About Space Invader – Artist Biography
Whether you consider him a genius, an innovator or a public nuisance and a vandal, Space Invader is most certainly a powerful force in modern street art. His style involves a heavy use of mosaics, humor and piece-by-piece deconstruction of traditional art styles. At times, Invader finds himself at odds with the world of contemporary art, and throughout his prolific career he has clashed with police, museums and even other street artists.
Invader keeps his identity a secret for legal reasons, pixellating his face in videos and photographs. However, we can get a great sense of his ethics, artistic goals and personality through his works. We also know that Invader is 43 years old, a French citizen, and a cousin of Mr. Brainwash (Thierry Guetta).
The Invasion of Paris: Invader Makes His Name
Invader studied at the Ecole des Beaux-Arts, a Parisian art school, although he frequently tells interviewers outlandish stories about graduating from a tiling school on Mars.
In his early years, he was interested in punk music and rebellion and these interests helped Invader enter the world of street art. Unlike his many contemporaries, however, Invader eschewed spray paint cans in favor of tile and grout.
“[A tile is] very permanent,” Invader said in an interview. “It is meant to be put outside.”
In 1998, Invader began his masterwork and immediately gained notoriety. He installed mosaic pieces resembling the pixellated villains in the arcade game Space Invaders throughout his home city of Paris. To confused Parisians, the works seemed to appear overnight in both high-traffic locations and hidden street corners.
Invader began visiting other major cities, installing similar mosaics in Amsterdam, Berlin, Miami, New York, Tokyo, Hong Kong and in dozens of other locations. He was arrested in 2010 for placing a mosaic on the world-famous Hollywood sign and was forced to pay a fine.
“My mission,” Invader said regarding the project, “is to invade the planet with video game characters made with tiles that I put on walls in big cities all around the world.”
“Like a mission, I really stay two or three weeks and I try to spread the invasion all around the city.”
Although Invader’s favorite subjects are video game characters, he varies his colors and designs, often allowing them to blend in with their surrounding environments. Invader says that his real-life artistic invasions are much more entertaining to him than anything he’d ever found in an arcade.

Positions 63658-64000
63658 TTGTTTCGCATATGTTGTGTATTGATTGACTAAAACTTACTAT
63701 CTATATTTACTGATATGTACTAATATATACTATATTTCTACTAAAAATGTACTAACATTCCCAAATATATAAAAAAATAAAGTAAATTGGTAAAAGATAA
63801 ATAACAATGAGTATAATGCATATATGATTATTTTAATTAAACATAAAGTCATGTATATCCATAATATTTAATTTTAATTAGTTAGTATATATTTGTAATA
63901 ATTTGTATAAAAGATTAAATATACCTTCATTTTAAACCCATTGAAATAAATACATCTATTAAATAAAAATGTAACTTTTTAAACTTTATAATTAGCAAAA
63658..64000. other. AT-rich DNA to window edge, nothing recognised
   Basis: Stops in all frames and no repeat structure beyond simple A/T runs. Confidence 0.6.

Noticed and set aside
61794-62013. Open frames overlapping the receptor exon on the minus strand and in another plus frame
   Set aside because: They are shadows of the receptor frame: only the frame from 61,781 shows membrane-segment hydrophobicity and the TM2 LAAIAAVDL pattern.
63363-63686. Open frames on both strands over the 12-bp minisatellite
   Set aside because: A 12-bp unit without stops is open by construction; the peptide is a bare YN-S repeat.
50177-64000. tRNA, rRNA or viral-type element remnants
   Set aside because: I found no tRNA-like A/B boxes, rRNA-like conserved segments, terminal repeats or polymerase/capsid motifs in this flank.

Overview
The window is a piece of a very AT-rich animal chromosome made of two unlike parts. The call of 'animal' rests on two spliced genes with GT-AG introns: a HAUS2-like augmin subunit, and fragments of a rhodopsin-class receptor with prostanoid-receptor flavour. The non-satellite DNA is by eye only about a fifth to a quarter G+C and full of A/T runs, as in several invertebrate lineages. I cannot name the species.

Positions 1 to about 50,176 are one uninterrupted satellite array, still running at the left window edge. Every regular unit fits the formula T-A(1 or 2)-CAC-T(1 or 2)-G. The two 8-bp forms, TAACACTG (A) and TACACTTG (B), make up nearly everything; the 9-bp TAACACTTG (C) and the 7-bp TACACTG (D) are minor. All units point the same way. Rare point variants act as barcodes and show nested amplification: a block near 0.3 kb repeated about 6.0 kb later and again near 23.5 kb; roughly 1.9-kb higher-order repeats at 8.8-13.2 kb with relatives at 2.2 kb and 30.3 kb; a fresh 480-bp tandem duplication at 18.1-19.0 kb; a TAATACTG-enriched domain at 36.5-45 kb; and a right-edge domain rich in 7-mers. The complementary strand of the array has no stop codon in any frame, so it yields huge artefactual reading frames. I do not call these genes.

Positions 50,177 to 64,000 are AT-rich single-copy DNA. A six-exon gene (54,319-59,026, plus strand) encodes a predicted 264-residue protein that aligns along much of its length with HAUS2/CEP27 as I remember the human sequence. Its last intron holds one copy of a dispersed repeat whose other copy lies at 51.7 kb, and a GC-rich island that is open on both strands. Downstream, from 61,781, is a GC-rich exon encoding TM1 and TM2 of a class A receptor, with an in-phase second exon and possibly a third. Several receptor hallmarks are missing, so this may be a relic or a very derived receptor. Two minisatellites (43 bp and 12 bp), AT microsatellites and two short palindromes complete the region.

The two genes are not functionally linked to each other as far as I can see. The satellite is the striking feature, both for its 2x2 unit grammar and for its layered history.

“This is the most addictive game I’ve ever played,” he said in 2011.
Transitioning to the Gallery
In 2000, Space Invader began showing his works in galleries such as the Magda Danysz Gallery in Paris, the MAMA Gallery in Rotterdam, and most recently at the Museum of Contemporary Art (MOCA) in Los Angeles. These showings allowed him to make steady money from his works and to experiment with more detailed, permanent pieces.
One of Invader’s most important innovations was “Rubikcubism,” a style of mosaic art that uses various Rubik’s Cube configurations to create extremely complex images. His Rubik image of anarchist Florence Rey from 2005 inspired hundreds of imitators and helped to establish Invader as a serious artist.
Recently, he has used QR codes–developed in characteristically simple mosaics with bathroom tile–to explore the relationship between the high-tech and low-tech. Gallery visitors with smartphones can take a picture of the piece below with a special app to decode the hidden message, which simply reads, “this is an invasion.”
Unlike many of his contemporaries, Invader has successfully monetized his artwork, selling home pieces and commissioning his work through a website (space-invaders.com). This site also features a map with flashing icons that indicate the locations of his mosaics.
Invader has not stopped installing his mosaics illegally. While visiting Los Angeles for a MOCA show titled “Art in the Streets” in 2011, Space Invader was allegedly arrested for vandalism after the LAPD caught him with tile and grout near Little Tokyo’s Perez building.
The arrest sparked a debate among connoisseurs and concerned Los Angeles residents regarding the relationship between street art and vandalism. The LAPD and other institutions expressed their concerns that the mainstream acceptance of artists like Space Invader inspires other graffiti artists to illegally tag buildings.
“If you want to be an artist, buy a canvas,” one police officer said before the MOCA exhibition.
“Each time I put a new piece in the street,” Invader counters, “it is like a memorable exhibit.”
Despite the controversy, Invader was apparently released without charges after the arrest. For now, he’s still out there, promoting pixel aesthetics and making his mark on galleries, city walls, and landmarks around the world.